The molecular epidemiology and the mechanisms of resistance of Escherichia coli isolated from two patients infected by imipenem-resistant strains are reported in this study. From one patient, three closely related consecutive isolates of E. coli were recovered; the first was carbapenem-susceptible but acquired imipenem resistance after treatment with ertapenem, and the third isolate was again imipenem-susceptible. An additional imipenem-resistant isolate was recovered from another patient who received imipenem. The genetic relatedness of the E. coli isolates was determined by pulsed-field gel electrophoresis (PFGE) after digestion with XbaI. Standard polymerase chain reaction (PCR) conditions were used to amplify several beta-lactamase genes coding for carbapenemases, extended-spectrum beta-lactamases (ESBLs) and plasmid-mediated AmpC; the E. coli ampC gene promoter was also amplified and sequenced. Primers OmpF-F/OmpF-R and OmpC-F/OmpC-R were used to amplify the ompF and ompC genes. The outer membrane protein (OMP) profiles were studied by sodium dodecyl sulphate polyacrylamide gel electrophoresis (SDS-PAGE). Imipenem-resistant E. coli isolates did not produce carbapenemases but lacked the two major OMPs OmpF and OmpC and had ampC promoter mutations; in addition, one of the imipenem-resistant isolates produced the CMY-2 cephalosporinase, whilst the other produced the new CTX-M-67 ESBL. Carbapenem resistance in this study was associated with lack of expression of OmpF and OmpC porins. Additional mechanisms of beta-lactam resistance, such as plasmid-mediated AmpC and ESBL production, were also found. Development of carbapenem resistance in a CTX-M-67-producing E. coli is first described in this study. PMID:18775649

  7. Imipenem versus moxalactam in the treatment of serious infections.

    PubMed Central

    Eron, L J; Hixon, D L; Park, C H; Goldenberg, R I; Poretz, D M

    1983-01-01

    Imipenem (formerly imipemide, N-formimidoyl thienamycin, or MK0787) was compared to moxalactam in a randomized therapeutic trial involving 39 evaluable patients with serious bacterial infections. Of those treated with imipenem, 89% were cured or improved versus 60% for moxalactam (P = 0.06). Although mucocutaneous fungal infections occurred in both groups (25 and 10%, respectively), Streptococcus faecalis superinfection was seen in two patients in the moxalactam group only. Adverse drug reactions occurred with both drugs, although bleeding occurred in three patients treated with moxalactam. PMID:6581755

  8. Carbapenem Non-Susceptible Enterobacteriaceae in Quebec, Canada: Results of a Laboratory Surveillance Program (2010–2012)

    PubMed Central

    Lefebvre, Brigitte; Lévesque, Simon; Bourgault, Anne-Marie; Mulvey, Michael R.; Mataseje, Laura; Boyd, David; Doualla-Bell, Florence; Tremblay, Cécile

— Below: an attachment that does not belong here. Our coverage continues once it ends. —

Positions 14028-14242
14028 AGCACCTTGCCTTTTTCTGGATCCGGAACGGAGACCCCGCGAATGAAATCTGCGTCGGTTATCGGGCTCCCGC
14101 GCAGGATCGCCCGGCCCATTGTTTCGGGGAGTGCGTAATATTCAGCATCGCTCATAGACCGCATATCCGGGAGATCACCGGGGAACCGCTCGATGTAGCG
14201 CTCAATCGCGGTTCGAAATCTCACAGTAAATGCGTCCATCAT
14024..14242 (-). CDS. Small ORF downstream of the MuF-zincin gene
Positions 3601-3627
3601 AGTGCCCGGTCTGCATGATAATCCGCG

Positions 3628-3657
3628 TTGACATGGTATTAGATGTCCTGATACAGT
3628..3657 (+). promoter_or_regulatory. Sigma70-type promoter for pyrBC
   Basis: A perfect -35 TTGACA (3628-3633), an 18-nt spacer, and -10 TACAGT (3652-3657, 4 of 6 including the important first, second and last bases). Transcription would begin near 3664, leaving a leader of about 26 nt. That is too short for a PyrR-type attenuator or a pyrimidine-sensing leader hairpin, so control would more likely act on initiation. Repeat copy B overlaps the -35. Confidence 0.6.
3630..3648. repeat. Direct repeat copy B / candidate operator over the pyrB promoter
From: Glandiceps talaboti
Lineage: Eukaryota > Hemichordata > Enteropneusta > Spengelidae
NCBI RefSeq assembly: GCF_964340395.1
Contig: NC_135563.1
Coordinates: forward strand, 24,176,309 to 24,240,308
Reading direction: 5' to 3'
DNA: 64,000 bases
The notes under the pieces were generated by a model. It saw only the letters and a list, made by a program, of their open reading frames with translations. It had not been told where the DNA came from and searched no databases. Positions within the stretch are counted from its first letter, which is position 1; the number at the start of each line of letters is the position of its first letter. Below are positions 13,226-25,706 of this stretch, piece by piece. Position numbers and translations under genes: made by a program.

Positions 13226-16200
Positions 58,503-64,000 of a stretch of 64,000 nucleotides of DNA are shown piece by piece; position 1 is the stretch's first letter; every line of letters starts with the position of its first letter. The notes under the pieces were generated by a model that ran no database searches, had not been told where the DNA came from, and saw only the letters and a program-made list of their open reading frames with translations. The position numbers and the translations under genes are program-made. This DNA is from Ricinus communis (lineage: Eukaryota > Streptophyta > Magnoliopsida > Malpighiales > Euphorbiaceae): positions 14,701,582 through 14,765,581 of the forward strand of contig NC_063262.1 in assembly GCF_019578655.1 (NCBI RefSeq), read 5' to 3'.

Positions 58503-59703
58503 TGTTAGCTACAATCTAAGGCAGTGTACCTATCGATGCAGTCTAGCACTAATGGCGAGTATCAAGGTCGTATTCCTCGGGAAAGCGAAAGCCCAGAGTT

2015-01-01

    The emergence and spread of carbapenemase-producing Enterobacteriaceae (CPE) represent a major public health concern because these bacteria are usually extensively resistant to most antibiotics. In order to evaluate their dissemination in Quebec, a surveillance program was introduced in 2010. We report the molecular and epidemiological profiles of CPE isolates collected. Between August 2010 and December 2012, a total of 742 non-duplicate isolates non-susceptible to carbapenems were analysed. AmpC β-lactamase and metallo-β-lactamase production were detected by Etest and carbapenemase production by the modified Hodge test (MHT). Antibiotic susceptibility profiles were determined using broth microdilution or Etest. Clonality of Klebsiella pneumoniae carbapenemase (KPC) strains was analyzed by pulsed-field gel electrophoresis (PFGE). The presence of genes encoding carbapenemases as well as other β-lactamases was detected using PCR. Of the 742 isolates tested, 169 (22.8%) were CPE. Of these 169 isolates, 151 (89.3%) harboured a blaKPC gene while the remaining isolates carried blaSME (n = 9), blaOXA-48 (n = 5), blaNDM (n = 3), and blaNMC (n = 1) genes. Among the 93 KPC strains presenting with a unique pattern (unique PFGE pattern and/or unique antibiotics susceptibility profile), 99% were resistant to ertapenem, 95% to imipenem, 87% to meropenem, 97% to aztreonam, 31% to colistin and 2% to tigecycline. In 19 patients, 2 to 5 KPC strains from different species or with a different PFGE pattern were isolated. CPE strains were present in the province of Quebec with the majority of strains harbouring KPC. Alternately, SME, OXA-48 and NMC containing strains were rarely found. PMID:25910041